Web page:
The report can be downloaded from HERE
Key Findings of the study:
I. Business environment and outlook in the U.S. Fashion Industry
- Overall, respondents remain optimistic about the five-year outlook for the U.S. fashion industry. “Market competition in the United States” is ranked the top business challenge this year, which, for the first time since 2014, exceeds the concerns about “increasing production or sourcing cost.”
II. Sourcing practices in the U.S. fashion industry
- U.S. fashion companies are more actively seeking alternatives to “Made in China” in 2016, but China’s position as the No.1 sourcing destination seems unlikely to change anytime soon. Meanwhile, sourcing from Vietnam and Bangladesh may continue to grow over the next two years, but at a slower pace.
- U.S. fashion companies continue to expand their global reach and maintain truly global supply chains. Respondents’ sourcing bases continue to expand, and more countries are considered potential sourcing destinations. However, some companies plan to consolidate their sourcing bases in the next two years to strengthen key supplier relationships and improve efficiency.
- Today, ethical sourcing and sustainability are given more weight in U.S. fashion companies’ sourcing decisions. Respondents also see unmet compliance (factory, social and/or environmental) standards as the top supply chain risk.
III. Trade policy and the U.S. fashion industry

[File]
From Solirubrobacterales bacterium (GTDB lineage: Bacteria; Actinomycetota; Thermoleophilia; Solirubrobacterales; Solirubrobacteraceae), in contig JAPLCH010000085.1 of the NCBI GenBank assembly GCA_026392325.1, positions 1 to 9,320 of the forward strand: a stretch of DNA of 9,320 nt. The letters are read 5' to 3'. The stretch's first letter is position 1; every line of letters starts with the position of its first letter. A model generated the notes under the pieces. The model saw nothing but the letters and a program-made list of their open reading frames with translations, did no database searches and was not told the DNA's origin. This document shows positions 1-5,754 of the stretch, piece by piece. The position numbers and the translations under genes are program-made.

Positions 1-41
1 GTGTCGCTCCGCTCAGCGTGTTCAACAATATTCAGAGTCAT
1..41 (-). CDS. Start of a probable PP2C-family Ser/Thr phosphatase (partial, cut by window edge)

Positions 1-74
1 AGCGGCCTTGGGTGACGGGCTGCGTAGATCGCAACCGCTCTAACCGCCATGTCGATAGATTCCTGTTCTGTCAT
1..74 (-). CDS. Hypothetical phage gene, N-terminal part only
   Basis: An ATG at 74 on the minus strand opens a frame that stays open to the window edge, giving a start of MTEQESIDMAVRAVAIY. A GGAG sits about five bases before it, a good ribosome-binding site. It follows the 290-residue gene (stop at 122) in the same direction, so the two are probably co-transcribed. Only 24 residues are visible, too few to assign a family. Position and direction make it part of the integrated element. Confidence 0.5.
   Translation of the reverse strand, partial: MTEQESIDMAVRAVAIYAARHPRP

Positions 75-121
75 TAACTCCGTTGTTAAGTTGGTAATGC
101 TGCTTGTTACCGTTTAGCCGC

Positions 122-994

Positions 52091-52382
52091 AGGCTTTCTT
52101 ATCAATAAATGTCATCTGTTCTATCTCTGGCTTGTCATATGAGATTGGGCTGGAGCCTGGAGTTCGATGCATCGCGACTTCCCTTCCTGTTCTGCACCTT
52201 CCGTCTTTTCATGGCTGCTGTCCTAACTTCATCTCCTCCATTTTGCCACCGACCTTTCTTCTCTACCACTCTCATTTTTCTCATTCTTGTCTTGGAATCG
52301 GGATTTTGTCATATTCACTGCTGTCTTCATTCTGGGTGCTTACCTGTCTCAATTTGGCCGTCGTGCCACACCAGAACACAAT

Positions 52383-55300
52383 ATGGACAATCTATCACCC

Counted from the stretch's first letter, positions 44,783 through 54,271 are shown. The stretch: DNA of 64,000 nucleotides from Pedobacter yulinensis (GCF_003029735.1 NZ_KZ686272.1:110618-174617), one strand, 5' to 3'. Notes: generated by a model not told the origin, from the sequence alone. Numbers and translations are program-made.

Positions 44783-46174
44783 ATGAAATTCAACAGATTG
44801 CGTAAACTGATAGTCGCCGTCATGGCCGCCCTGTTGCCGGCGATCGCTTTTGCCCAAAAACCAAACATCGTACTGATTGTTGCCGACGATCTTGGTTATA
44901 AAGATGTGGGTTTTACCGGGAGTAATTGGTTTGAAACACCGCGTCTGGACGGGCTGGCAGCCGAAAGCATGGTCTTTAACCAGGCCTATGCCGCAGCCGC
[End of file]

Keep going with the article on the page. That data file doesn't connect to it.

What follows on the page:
- Overall, U.S. fashion companies are very excited about the conclusion of the Trans-Pacific Partnership (TPP) negotiations and they look forward to exploring the benefits after TPP’s implementation.
- Thanks to the 10-year extension of the African Growth and Opportunity Act (AGOA), U.S. fashion companies have shown more interest in sourcing from the region. In particular, most respondents see the “third-country fabric” provision a critical necessity for their company to source in the AGOA region.
- Free trade agreements (FTAs) and trade preference programs remain underutilized in 2016 and several FTAs, including NAFTA and CAFTA-DR, are utilized even less than in previous years. U.S. fashion companies also call for further removal of trade barriers, including restrictive rules of origin and remaining high tariffs.
The benchmarking study was conducted between March 2016 and April 2016 based on a survey of 30 executives from leading U.S. fashion and apparel brands, retailers, importers, and wholesalers. In terms of business size, 92 percent of respondents report having more than 500 employees in their companies, while 84 percent of respondents report having more than 1,000 employees, suggesting that the findings well reflect the views of the most influential players in the U.S. fashion industry.
For the benchmarking studies in 2014 and 2015, please visit: https://www.usfashionindustry.com/resources/industry-benchmarking-study